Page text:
Shamanism is practiced in countless regions of the world, from the Americas to Australasia, from Siberia to Asia.
Shamanism is remarkably widespread, both around the globe, and throughout history. Shamanic practices vary considerably, however one common element across all these traditions is the use of altered states of consciousness, often known as trance, to actively communicate with beings of other spiritual realms that are invisible and inaccessible to most non-shamans.
Traditional Shamanism in North America generally refers to healing practices, however using the term shamanism here can be controversial. The interpretation of dreams is important to Yurok, Wintu and Karok Indians to identify psychic attacks and other unseen threats. Many tribes consider owls to be malevolent sprits in disguise. In Mexico and in South American, Shamans make great use of hallucinogenic plants such as the Banisteriopis vine and the San Perdro cactus.
Our word shaman is derived from the word saman from tungusic languages spoken in Siberia. Shamanism is still practiced today in Siberia; however today it is somewhat in decline. Shamans use drumming, animal sacrifice and fire to achieve a trance state. In the trance state they perform healing as well as divination, and are said to be able to resist burns when handling hot coals.
A medicine man of Australian Aboriginal culture undergoes initiation rites which appear to have many shamanic characteristics. He undergoes a transformation performed by spirits in which he “dies” before being revived with new powers. He is then able to use these powers to heal, to harm and to perceive events at a distance.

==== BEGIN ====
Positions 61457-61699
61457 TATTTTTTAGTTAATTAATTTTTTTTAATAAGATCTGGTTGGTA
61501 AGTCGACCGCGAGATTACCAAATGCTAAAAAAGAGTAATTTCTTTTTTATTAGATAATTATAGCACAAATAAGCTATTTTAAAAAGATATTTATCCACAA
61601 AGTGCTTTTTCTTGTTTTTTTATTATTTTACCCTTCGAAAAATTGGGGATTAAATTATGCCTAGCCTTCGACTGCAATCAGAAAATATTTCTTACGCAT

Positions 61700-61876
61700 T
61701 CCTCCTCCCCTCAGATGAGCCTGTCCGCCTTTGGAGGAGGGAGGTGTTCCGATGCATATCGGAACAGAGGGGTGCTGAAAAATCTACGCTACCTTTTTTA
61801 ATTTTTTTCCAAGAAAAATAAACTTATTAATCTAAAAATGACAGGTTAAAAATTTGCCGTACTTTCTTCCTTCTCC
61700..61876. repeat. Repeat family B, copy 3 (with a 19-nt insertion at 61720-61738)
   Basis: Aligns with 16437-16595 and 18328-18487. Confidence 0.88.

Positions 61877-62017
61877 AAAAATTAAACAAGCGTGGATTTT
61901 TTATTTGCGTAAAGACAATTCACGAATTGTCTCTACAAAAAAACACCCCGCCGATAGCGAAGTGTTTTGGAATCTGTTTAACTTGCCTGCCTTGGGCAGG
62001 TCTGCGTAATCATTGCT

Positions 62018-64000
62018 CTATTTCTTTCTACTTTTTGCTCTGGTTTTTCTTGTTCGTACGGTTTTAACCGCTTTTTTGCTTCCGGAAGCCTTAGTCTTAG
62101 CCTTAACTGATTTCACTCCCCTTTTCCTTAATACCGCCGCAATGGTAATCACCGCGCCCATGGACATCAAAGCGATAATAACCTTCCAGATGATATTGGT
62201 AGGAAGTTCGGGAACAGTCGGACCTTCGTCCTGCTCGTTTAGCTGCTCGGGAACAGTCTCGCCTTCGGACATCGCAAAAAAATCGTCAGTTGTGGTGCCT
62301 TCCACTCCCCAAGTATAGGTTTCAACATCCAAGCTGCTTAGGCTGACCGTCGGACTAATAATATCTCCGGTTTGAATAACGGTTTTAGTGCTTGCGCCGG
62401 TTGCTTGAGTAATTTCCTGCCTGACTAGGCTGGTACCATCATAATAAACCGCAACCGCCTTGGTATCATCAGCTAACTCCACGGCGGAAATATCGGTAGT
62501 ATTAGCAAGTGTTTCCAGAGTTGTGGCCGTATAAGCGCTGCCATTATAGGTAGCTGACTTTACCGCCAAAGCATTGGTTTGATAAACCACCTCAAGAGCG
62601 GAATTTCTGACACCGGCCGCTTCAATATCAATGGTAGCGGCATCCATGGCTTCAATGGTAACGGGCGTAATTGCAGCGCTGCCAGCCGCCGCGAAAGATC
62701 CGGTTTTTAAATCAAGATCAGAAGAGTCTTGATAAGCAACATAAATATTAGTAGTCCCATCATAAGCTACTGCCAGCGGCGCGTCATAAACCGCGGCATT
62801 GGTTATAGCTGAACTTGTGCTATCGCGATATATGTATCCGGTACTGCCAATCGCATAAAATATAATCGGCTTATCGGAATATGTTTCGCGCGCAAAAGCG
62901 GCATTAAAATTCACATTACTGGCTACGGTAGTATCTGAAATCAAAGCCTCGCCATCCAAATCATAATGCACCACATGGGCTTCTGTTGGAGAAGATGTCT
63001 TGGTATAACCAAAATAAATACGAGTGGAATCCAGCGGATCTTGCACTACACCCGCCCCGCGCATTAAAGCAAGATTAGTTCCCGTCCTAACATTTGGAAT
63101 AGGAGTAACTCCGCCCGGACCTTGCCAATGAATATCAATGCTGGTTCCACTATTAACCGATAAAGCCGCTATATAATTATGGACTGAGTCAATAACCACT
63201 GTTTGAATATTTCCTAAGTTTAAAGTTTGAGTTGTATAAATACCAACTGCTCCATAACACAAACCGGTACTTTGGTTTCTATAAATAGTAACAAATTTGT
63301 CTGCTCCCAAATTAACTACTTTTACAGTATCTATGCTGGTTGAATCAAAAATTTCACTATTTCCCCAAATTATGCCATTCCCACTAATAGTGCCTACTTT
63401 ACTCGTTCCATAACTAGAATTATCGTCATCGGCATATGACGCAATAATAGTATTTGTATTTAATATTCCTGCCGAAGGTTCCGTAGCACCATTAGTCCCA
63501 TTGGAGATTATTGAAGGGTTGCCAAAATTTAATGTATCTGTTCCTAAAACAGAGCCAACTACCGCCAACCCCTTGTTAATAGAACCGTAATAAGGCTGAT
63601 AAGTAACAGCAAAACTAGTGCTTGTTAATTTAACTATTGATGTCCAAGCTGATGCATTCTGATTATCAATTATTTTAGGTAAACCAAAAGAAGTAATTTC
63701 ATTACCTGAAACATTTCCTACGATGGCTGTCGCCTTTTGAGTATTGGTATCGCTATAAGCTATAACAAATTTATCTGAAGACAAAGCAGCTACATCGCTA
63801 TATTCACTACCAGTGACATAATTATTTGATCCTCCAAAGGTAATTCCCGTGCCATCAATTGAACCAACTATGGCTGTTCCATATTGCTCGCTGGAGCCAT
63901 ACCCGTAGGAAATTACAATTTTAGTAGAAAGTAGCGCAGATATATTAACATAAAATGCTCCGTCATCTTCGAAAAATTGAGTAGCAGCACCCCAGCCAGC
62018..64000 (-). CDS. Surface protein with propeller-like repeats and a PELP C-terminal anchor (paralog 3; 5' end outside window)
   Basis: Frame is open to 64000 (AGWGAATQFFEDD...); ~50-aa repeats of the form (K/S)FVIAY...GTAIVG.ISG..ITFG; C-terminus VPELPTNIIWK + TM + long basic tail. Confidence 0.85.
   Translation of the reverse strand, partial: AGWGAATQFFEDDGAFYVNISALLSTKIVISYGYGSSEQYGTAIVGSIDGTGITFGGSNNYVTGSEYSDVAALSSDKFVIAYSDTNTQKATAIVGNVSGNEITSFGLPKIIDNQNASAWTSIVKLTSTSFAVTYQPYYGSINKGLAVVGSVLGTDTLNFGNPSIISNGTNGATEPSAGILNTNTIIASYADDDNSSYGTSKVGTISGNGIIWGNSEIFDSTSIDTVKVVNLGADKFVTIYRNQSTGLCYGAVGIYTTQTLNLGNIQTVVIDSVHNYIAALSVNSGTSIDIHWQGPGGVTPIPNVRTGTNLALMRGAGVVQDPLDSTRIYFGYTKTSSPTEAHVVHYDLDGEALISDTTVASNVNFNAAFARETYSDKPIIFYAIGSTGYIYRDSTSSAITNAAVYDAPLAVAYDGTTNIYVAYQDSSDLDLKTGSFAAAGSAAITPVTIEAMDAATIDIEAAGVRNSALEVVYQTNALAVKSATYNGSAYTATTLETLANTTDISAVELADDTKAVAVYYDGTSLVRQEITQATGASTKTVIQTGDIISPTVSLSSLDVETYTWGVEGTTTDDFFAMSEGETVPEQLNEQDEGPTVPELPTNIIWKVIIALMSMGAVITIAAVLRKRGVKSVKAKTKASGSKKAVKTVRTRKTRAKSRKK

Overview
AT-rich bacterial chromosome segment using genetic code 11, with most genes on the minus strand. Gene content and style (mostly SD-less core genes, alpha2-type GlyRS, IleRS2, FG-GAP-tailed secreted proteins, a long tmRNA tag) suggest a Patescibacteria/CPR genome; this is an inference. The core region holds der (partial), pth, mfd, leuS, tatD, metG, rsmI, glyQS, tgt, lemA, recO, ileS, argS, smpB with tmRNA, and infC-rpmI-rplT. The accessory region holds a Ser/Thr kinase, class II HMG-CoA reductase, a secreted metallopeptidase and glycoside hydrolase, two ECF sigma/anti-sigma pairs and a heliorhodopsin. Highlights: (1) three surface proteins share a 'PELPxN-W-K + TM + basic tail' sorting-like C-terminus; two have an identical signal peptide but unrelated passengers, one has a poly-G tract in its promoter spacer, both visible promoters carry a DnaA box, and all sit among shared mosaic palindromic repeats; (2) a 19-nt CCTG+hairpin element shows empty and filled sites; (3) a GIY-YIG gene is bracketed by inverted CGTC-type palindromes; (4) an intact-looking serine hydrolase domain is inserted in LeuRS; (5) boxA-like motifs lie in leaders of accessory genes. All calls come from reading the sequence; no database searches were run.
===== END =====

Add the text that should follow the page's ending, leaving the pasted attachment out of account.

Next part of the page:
Australian Aboriginal medicine men use a bullroarer, an aerofoil that is swung on a cord in a circle to produce a roaring sound, to achieve the trance state. Like Siberian Shamans, the trance state is said to enable Australian Aboriginal medicine men to resist burning when handling hot coals.
Shamanism appears to have been widespread in Europe before the spread of Christianity, indeed some fragments of related folk lore still remain, such as the Mazzeri of the Mediterranean island of Corsica. A 15000 year old cave painting, commonly known as The Sorcerer, in Les Trois Frères cave in Southern France is believed to depict a hunter sorcerer, and has elements of shamanic imagery. There is also historical evidence of shamanic practices in Finland, Sweden as well as Anglo-Saxon England.
Whether Shamans seek to heal, to predict the future or to retrieve the advice of the gods, the similarities between these geographically, and historically, separated practices are remarkable.